One of the great things about the workthat boutique labels are doing with film is seeing the hidden gems that are not only being unleashed but also restored to their original brilliance. One such hidden gem is the Taiwanese melodrama Execution in Autumn, directed by Lee Hsing and with a new HD restoration brought to us by Eureka Entertainment as part of their Masters of Cinema collection.
As Execution in Autumn begins we’re introduced to our central character, Pei Gang (Ou Wei), as he’s on the run. As he’s captured, we learn he’s trying to escape from the authorities because he’s killed three people, including a pregnant woman. He’s dragged into prison to await trial but is subsequently found by his rich grandmother who vows to get him out as he is the last of the Pei bloodline. But while she tries to bribe everyone she can, she soon realises that the only way she can make the line endure is for Gang to have a child with Lian (Tang Pao-yun), an orphan who grandma had taken in to raise within the family.
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Execution in Autumn is a powerful film about redemption, family, and sacrifice, anchored by a great performance by Ou Wei. The character of Gang is a fascinating one and he plays it to the hilt, helping usher in a beautiful transformative arc perfectly executed by screenwriter Chang Yung-hsiang, who also wrote one of Hsing’s previously acclaimed pictures, 1965’s Beautiful Duckling. What’s brilliant is that as soon as we meet Gang, we hate him. He’s constantly throwing tantrums and trying to escape and acting like a spoiled brat, which he is – his parents died when he was young and his grandmother has been caring for him ever since.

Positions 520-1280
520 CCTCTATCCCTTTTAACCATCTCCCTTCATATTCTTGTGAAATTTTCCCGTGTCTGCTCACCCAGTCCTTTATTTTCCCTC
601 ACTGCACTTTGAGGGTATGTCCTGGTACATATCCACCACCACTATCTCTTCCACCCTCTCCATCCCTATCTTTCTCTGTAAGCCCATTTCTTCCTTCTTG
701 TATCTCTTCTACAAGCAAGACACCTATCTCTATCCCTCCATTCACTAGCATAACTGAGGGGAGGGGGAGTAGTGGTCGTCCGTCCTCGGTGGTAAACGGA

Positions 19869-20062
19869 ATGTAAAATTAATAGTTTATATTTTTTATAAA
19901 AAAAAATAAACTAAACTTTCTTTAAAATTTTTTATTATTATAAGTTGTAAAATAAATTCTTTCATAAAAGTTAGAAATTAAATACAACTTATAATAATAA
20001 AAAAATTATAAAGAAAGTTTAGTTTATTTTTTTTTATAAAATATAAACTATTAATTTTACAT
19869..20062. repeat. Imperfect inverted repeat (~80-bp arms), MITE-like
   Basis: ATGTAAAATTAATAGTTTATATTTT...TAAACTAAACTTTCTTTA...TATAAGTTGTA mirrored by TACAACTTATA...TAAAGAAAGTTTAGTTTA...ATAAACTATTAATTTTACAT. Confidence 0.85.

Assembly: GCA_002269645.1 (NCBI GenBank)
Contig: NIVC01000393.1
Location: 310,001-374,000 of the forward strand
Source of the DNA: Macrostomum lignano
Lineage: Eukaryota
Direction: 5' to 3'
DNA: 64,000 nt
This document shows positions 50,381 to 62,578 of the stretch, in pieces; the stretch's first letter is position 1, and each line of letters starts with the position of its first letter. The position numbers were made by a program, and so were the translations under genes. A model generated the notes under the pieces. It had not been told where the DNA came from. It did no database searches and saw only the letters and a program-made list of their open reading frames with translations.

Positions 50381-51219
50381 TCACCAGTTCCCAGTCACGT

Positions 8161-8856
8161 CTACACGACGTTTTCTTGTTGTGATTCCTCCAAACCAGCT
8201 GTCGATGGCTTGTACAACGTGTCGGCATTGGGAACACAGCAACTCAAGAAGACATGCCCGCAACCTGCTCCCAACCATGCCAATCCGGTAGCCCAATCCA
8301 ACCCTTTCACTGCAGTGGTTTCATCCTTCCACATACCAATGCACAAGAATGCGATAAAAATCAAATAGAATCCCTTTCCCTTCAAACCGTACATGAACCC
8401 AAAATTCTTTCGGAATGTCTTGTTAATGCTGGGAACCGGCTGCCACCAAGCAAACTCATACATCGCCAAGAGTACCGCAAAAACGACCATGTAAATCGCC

It’s as we meet grandma (the wonderful Fu Bihui) that we start to realise why Gang is how he is, as she has been doting on him to the point where she is a bully to other families, and she uses her riches to get what she wants. When she meets with a member of the jury that will decide her grandson’s fate, she bribes him with priceless jewels and gives money to a relative to discuss the matter further with a judge. None of this comes to fruition of course; the relative just takes her money and lies, while the juror’s hands are tied by Gang’s refusal to deny that he intended to kill the woman he murdered.
The brutality that comes from Gang and the corruption of his family is counteracted by the tenderness of Lian, who chooses to be the one to marry him and help the family line live on. Gang initially rejects her and the very idea of the plan but eventually relents after being transfixed by her love for him and her persistence. What’s great is not that he’s a whole new man or anything like that, but he still remains who is with new perspectives, allowing for the complexity of relationships without making everything black and white.
Execution in Autumn is set in a wonderfully melodramatic style and is beautifully directed by Li Hsing. Huge credit for the mood of the film must also go to cinematographer Cheng-ying Lai and art director Chih-Liang Chou as the look of the film is exquisite, especially during the snowbound scenes which have such a wonderfully melancholic feel. Then there’s the powerful and emotional score by Ichirô Saitô; it’s just incredible.
According to Eureka’s press notes, this is the first time the film has ever been released on Blu-ray anywhere in the world, coming from a 2K restoration that is presumably the 2020 restoration by the Taiwan Film and Audiovisual Institute. It’s a wonderful restoration; the sources used are clearly not in the greatest of shape but it matters not. It’s wonderful to see the film looking and sounding magnificent.
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Surprisingly, Eureka hasn’t gone crazy with bonus features, with an interview and an example of the restoration, although the former is worth the lack of others. It’s a video interview with Asian film expert Tony Rayns and he doesn’t just delve into the film but also the cinema of Taiwan itself and the context in which Hsing made his pictures. It’s fascinating stuff and is accompanied by a booklet which includes an essay on the film by Philip Kemp.
Execution in Autumn is a wonderful film, rich in character and theme. The restoration has the film looking beautiful, and the included interview is substantial and satisfying. Highly recommended.
Execution in Autumn is out on Blu-ray on 20th June from Eureka Entertainment.